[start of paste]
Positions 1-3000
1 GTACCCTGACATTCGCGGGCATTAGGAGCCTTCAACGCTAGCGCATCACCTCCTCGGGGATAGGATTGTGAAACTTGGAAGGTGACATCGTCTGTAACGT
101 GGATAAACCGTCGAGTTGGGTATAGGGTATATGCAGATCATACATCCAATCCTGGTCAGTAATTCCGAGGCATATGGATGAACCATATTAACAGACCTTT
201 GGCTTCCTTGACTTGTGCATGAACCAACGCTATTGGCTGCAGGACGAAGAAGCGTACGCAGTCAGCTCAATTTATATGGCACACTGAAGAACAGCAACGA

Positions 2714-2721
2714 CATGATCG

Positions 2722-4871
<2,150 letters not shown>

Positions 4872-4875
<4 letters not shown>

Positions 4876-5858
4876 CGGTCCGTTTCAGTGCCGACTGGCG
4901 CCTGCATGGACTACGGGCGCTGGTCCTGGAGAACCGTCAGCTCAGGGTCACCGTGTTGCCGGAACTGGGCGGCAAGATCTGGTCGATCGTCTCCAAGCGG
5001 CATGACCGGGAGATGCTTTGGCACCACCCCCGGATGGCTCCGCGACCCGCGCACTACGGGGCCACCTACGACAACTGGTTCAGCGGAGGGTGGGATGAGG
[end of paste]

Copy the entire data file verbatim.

Positions 1-3000
1 GTACCCTGACATTCGCGGGCATTAGGAGCCTTCAACGCTAGCGCATCACCTCCTCGGGGATAGGATTGTGAAACTTGGAAGGTGACATCGTCTGTAACGT
101 GGATAAACCGTCGAGTTGGGTATAGGGTATATGCAGATCATACATCCAATCCTGGTCAGTAATTCCGAGGCATATGGATGAACCATATTAACAGACCTTT
201 GGCTTCCTTGACTTGTGCATGAACCAACGCTATTGGCTGCAGGACGAAGAAGCGTACGCAGTCAGCTCAATTTATATGGCACACTGAAGAACAGCAACGA

Positions 2714-2721
2714 CATGATCG

Positions 2722-4871
<2,150 letters not shown>

Positions 4872-4875
<4 letters not shown>

Positions 4876-5858
4876 CGGTCCGTTTCAGTGCCGACTGGCG
4901 CCTGCATGGACTACGGGCGCTGGTCCTGGAGAACCGTCAGCTCAGGGTCACCGTGTTGCCGGAACTGGGCGGCAAGATCTGGTCGATCGTCTCCAAGCGG
5001 CATGACCGGGAGATGCTTTGGCACCACCCCCGGATGGCTCCGCGACCCGCGCACTACGGGGCCACCTACGACAACTGGTTCAGCGGAGGGTGGGATGAGG